By Jenna Stevens and Darren Soto
From our wetlands to our springs to our incredible River of Grass, access to pristine waterways is an integral part of the Florida way of life. While these places make the Sunshine State such a special place to live, clean water is essential to protecting both these resources and the health of our communities.
For the nearly five decades the law has been in existence, Americans have counted on the Clean Water Act to move us toward a future where we can safely swim in, fish in and drink from our water resources. Since enactment, the number of waters that meet clean water goals nationwide has doubled.
In Florida, the law has helped with the restoration of the St. John’s River, and by protecting the Suwannee River, it directly benefits our drinking water, public health, recreation and wildlife.
Unfortunately, the Trump administration has set its sights on rolling back the critical protections in this law, our nation’s strongest safeguard of clean water. It is disappointing that while we are working to protect Americans amidst a public health crisis, our own administration is undermining a safeguard for one of our most essential resources.
Over the last three years, the Environmental Protection Agency (EPA) has repealed, diluted or otherwise weakened many crucial parts of the Clean Water Act — often at the behest of big polluters and in opposition to science and the public interest.
Most recently, EPA Administrator Andrew Wheeler repealed the 2015 Clean Water Rule and introduced a far weaker replacement, which some call the “Dirty Water Rule.” This disastrous rollback removes protections for nearly half of our nation’s flood-absorbing wetlands and puts Florida’s drinking water at risk.
As if weakening safeguards to our water resources wasn’t bad enough, the EPA has taken action that makes it easier for polluters to dump toxic chemicals in our water, makes it harder for states to protect their own resources and slashes funding for crucial clean water programs. The agency is undermining bedrock clean water protections and leaving our waterways in danger.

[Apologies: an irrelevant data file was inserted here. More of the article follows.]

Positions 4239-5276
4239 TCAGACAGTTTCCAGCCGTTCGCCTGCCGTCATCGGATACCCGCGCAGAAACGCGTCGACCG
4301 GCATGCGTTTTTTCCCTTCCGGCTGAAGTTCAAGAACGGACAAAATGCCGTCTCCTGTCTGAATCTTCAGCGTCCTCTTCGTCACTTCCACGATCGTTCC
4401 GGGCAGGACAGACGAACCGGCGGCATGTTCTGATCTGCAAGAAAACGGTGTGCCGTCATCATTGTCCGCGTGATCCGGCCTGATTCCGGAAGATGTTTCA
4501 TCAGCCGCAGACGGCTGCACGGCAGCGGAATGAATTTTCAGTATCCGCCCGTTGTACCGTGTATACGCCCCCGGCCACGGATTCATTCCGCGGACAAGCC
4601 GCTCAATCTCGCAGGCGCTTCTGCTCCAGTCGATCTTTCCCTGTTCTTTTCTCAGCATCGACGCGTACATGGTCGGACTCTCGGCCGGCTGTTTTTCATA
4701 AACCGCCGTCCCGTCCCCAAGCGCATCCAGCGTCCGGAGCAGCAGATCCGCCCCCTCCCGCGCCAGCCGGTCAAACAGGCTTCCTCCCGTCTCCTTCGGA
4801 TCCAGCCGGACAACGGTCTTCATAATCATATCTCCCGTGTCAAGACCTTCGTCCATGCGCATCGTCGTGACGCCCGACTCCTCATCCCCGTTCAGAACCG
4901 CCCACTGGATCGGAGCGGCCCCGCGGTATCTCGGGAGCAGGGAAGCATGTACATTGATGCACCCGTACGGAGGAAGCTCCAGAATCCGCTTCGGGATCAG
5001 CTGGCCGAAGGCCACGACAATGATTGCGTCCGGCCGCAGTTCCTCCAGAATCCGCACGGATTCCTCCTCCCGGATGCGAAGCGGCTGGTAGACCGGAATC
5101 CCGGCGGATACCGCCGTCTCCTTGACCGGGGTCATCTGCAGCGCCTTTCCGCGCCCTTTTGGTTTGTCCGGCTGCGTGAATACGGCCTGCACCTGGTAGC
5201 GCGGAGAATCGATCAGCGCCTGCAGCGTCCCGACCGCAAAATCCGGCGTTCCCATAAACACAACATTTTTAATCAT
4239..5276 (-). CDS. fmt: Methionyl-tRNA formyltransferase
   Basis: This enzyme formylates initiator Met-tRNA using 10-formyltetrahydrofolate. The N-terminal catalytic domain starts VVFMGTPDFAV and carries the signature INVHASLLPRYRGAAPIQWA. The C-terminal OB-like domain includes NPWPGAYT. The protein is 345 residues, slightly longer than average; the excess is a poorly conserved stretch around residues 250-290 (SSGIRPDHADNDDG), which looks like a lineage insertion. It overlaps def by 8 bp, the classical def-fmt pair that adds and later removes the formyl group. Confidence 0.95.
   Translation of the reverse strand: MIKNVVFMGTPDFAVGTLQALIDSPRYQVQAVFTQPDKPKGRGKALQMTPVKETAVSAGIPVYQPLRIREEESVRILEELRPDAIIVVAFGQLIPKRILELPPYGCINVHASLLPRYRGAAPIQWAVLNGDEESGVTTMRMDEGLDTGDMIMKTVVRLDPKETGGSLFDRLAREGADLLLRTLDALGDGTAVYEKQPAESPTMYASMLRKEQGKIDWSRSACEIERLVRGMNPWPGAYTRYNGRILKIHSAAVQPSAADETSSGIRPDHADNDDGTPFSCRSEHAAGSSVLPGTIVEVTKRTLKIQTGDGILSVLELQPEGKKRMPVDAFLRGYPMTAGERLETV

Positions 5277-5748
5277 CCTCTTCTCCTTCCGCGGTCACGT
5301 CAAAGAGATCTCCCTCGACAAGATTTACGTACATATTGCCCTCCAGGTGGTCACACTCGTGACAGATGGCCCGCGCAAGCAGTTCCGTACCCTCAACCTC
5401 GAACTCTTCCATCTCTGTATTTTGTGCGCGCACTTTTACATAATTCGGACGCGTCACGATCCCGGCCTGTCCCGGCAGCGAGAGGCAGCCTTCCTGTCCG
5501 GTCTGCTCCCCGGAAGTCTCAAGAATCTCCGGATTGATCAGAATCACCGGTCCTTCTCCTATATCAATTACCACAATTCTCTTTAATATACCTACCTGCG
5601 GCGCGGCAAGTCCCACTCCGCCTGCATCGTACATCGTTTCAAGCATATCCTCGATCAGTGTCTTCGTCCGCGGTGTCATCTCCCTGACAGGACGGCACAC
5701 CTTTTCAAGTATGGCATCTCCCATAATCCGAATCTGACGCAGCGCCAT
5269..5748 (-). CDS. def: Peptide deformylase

But all hope is not lost. Congress has the authority to block these attacks on America’s clean water. Last month, Reps. Debbie Dingell and Chris Pappas filed a resolution calling on the EPA to maintain and strengthen the Clean Water Act and end ongoing Trump administration efforts to undermine it.
For Floridians, this is a make or break moment for our key environmental protections. From sewage spills to harmful algal outbreaks, we’re already all too familiar with the impacts of pollution on our waterways.
Not to mention, we know that impaired waterways and degraded wetlands means canceled hotel reservations, unsold waterfront homes, flooded streets and sick citizens. Clean water affects everyone, no matter your party affiliation, and we know we can’t go backwards.
Among the 80 congressional cosponsors to the clean water resolution are seven members of the Florida congressional delegation including one of the authors. As a state so dependent on clean waterways, we need to ensure that the entirety of the delegation is united in the fight for clean water.
Jenna Stevens is the state director for Environment Florida. Darren Soto, a Democrat, represents Florida’s 9th District in the U.S. House.
“The Invading Sea” is the opinion arm of the Florida Climate Reporting Network, a collaborative of news organizations across the state focusing on the threats posed by the warming climate.